President Moon Jae-in and Prime Minister Lee Nak-yeon listen to a national governance task plan by the Planning and Advisory Committee meeting at the Blue House in Seoul
The list of 100 governance tasks announced by the Moon Jae-in administration‘s Planning and Advisory Committee on July 19 stated that the transfer of wartime operational control (OPCON) to South Korea would be “pursued at an early date.”
A document distributed to the media beforehand by the committee listed governance task #86 as “Transferring OPCON within Moon’s term based on a firm South Korea-US alliance (Ministry of National Defense).” But a Blue House official notified reporters of the revision that morning, explaining that the “wording about ‘within the term’ has been changed to ‘at an early date.’”
“This was a presidential order, since it was something agreed upon by the two leaders at the South Korea-US summit,” the official explained - a reference to the joint statement on June 30 stating that the South Korean and US Presidents had “decided to continue the Alliance’s work to expeditiously enable the conditions-based transfer of wartime operational control of ROK forces.”
Moon also discussed the OPCON transfer timeline in a luncheon the same day with the leaders of four political parties. “I decided not to specify the [transfer] timeline and to revise ’within my term‘ to ’at an early date,‘” he explained.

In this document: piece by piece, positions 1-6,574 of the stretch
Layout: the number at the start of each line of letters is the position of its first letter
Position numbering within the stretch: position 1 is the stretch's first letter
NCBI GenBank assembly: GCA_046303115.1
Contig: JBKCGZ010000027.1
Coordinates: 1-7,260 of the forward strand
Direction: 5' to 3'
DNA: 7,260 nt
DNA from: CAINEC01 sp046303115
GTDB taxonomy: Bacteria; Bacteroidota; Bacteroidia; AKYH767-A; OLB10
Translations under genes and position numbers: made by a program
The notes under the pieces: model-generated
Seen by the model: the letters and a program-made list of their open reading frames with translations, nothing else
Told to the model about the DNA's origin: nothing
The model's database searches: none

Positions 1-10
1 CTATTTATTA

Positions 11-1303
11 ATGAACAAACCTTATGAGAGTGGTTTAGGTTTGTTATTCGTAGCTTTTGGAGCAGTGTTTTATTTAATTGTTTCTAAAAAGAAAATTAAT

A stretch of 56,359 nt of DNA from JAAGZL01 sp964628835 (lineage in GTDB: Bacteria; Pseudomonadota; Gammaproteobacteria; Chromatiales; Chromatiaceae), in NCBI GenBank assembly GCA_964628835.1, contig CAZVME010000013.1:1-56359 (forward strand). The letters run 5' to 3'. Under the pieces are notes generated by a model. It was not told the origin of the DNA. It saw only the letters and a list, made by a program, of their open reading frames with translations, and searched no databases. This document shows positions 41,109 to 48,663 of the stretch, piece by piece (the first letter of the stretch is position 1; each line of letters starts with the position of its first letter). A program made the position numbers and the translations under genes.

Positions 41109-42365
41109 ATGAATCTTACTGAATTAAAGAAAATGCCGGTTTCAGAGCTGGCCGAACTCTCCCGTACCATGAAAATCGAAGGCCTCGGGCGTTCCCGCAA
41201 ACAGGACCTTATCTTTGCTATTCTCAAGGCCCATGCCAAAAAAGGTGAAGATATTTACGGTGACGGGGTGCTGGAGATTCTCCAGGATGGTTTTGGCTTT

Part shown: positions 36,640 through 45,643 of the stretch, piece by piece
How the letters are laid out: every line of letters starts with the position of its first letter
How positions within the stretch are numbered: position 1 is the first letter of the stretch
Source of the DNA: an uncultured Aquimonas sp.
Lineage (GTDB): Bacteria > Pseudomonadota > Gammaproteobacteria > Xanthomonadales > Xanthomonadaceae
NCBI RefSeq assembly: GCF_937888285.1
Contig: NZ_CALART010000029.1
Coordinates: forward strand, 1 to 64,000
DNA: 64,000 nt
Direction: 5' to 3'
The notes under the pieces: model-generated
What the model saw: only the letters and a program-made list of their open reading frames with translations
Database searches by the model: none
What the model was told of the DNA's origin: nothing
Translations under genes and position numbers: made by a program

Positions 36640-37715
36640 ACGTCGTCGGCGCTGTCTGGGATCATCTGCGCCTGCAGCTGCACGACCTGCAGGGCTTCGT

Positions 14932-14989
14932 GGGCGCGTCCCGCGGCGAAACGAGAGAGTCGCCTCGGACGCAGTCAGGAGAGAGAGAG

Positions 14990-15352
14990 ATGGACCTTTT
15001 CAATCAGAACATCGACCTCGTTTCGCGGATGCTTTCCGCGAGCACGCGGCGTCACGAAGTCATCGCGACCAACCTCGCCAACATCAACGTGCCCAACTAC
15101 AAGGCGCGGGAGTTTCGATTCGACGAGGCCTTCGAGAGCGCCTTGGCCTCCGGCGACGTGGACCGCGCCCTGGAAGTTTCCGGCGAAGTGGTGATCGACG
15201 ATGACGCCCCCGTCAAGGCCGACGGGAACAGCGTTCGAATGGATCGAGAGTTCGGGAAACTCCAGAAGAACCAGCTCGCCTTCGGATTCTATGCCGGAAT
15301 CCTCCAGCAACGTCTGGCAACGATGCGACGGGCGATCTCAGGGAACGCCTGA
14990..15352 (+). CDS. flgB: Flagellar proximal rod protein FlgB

The decision not to specify an OPCON transfer date marks a step back from Moon’s initial pledge as a presidential candidate. The next question is whether the Moon administration has weakened in its commitment to getting OPCON - the operational authority currently wielded by the Combined Forces Command commander (also commander of US Forces Korea) over South Korean forces - before his term ends in 2022.
“We need time to get the conditions in place for an OPCON transfer. We also have to take the situation with North Korea’s nuclear and missile advancements into account,” a Blue House official said.
The Planning and Advisory Committee also said it would be formulating a “Defense Reform 2.0” plan once a special defense reform committee is established under the president. Its tasks are to include reducing the mandatory military service period to 18 months, cutting troop numbers to 500,000, revising the command structure, increasing soldiers’ pay to 50% of the minimum wage, expanding the presence of women in the armed forces, civilianizing defense, and stepping up prevention and punishment for defense industry corruption.
In terms of inter-Korean relations, the focus was set on restoring communication channels, dialogue at various levels, and athletic, religious, and academic exchange. The administration also reaffirmed its pursuit of a “new economic map for the Korean Peninsula” involving the creation of three belts: an inter-Korean energy-resource belt on the East Sea, an industry-distribution belt on the West (Yellow) Sea, and an environment-tourism belt at the Demilitarized Zone (DMZ).
On the North Korean nuclear issue, the administration said it would be pursuing resumed denuclearization talks with the development of a plan for comprehensive negotiations aimed at proceeding from a freeze to total abandonment of nuclear capabilities by 2020.
By Park Byong-su, senior staff writer, and Lee Se-young, staff reporter
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